My Omnivore and I have, neither of us, ever been to Mendocino, so we decided a little time off to explore the Northern Realms might be in order.
To be honest, I know nothing of Mendocino beyond "Murder, She Wrote." So we had only a few hints of places to go and things to eat while up there. It was enough to keep us busy though.
Toulouse Vineyards -- a very cool little family place on Highway 128 in Philo. You might drive right past it if you weren't looking for the little goose signs posted on trees that warn you as you get closer to their driveway. It's the kind of place with a steep gravelly drive leading up to it -- i.e. a place where you won't find tons of tour buses in the parking lot. We're discovering we like that a lot.
Navarro Vineyards. I won't say it was entirely because they had a llama in their field, but that might have been a partial factor...
I skipped tasting to take in the views and try to catch a llama.
a little cottage run by the Alegria Inn near the edge of town.
Mendo is one of those incredibly cute places that generally are not my cup of tea, although I have to admit it was beautiful and certainly quiet.
But I digress...
Cafe Beaujolais, which offers some comforting French bistro fare in a pretty quiet setting. It's a little on the pricey side, but I have to say, the fact that you can get truly caramelized onions with tasty French brie and a genuinely beautiful duck confit makes it worth the extra.
Best of all, behind the restaurant is a bakery where they make the dense wonderful loaves that Beaujolais serves its diners.
We bought a pretty hearty multigrain loaf that was, as they say, "heavy for its size" and had to be sliced thin to enjoy.
By the way, see those gray skies? It rained nearly the whole time we were there. San Franciscans bring cheerful weather with us wherever we go...
Anyway, pushing onward. We went back to Philo to troll for more wine, Pinot Noir to be exact and found spectacular examples at Phillips Hill (yes, that's a lot of "l's" and "i's" all together).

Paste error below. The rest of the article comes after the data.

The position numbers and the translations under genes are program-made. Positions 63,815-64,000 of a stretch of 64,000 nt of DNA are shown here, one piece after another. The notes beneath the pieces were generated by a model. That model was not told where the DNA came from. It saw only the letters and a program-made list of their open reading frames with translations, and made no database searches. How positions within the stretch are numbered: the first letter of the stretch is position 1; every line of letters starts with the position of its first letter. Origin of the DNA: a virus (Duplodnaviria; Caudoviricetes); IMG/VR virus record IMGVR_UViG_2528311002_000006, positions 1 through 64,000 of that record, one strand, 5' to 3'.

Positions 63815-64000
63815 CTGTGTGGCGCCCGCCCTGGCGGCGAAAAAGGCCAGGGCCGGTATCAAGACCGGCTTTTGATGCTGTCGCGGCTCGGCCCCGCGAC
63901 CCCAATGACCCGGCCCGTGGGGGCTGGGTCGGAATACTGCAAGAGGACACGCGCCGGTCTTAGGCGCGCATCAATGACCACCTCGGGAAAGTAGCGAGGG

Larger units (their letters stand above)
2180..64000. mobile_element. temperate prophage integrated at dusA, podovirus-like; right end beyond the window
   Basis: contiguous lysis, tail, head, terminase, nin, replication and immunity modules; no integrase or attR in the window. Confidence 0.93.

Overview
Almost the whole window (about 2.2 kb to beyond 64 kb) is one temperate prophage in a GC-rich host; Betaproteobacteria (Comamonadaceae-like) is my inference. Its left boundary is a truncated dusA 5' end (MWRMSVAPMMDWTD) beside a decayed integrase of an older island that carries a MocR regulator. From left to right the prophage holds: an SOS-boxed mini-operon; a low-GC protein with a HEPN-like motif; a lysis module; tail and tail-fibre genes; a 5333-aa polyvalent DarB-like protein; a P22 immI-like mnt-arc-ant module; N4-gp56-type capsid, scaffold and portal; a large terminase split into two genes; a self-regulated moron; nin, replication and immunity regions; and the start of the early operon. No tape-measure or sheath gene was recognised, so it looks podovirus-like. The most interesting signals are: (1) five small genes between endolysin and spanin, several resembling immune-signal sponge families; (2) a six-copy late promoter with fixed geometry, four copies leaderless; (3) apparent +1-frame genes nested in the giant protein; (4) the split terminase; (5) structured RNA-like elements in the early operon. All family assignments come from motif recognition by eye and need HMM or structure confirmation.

It's a bit of our snobbery that we tend toward small, less trammeled places--they often seem to make the most surprisingly good stuff and you don't have to fight a horde of folks off a tour bus at the tasting bar. Personally, I don't even favor places that have a "tasting bar"-- I really like the "plank over two barrels" model, but there's not a lot of that anymore in California.
Phillips doesn't really have even a picnic ground, but there is a battered old table out back ("We're glad someone is getting some use out of it!") where we set up our usual lunch of cheeses and bread and sausage. In the photo from left to right are Brie de Meaux, some Jurassic d'Ete, and some Goat Gouda with Nettles. Yes, we shopped at Gourmet & More before setting out.
Yep, that and some Divine Delight petit fours and I'm good.
One more stop: Philo Apple Farm. I wanted to check it out and see if it was a good candidate for a "family-friendly" feature in the Chronicle, but really it's much more of an agriturismo, where you can buy apple cider, or stay in adorable cottages on the farm.
After careful consideration, we selected some cider vinegar and --"Hey! They have pastured eggs--from their own chickens!"
I'm a sucker for chickens, so now we have to go visit the birds, who look quite sassy in their little moveable coop.
"They look happy," I observe to my Omnivore. "Happy Chicken eggs."
Yes, we hustled back to the little honor-system farmstand and recorded our purchase of the last two dozen eggs. Just in time it seemed, as a bunch of cars pulled up into the parking lot.
"They would've taken our eggs," I remark to My Omnivore, as I fight the urge to hide them under my sweater as if they'd get taken away from me.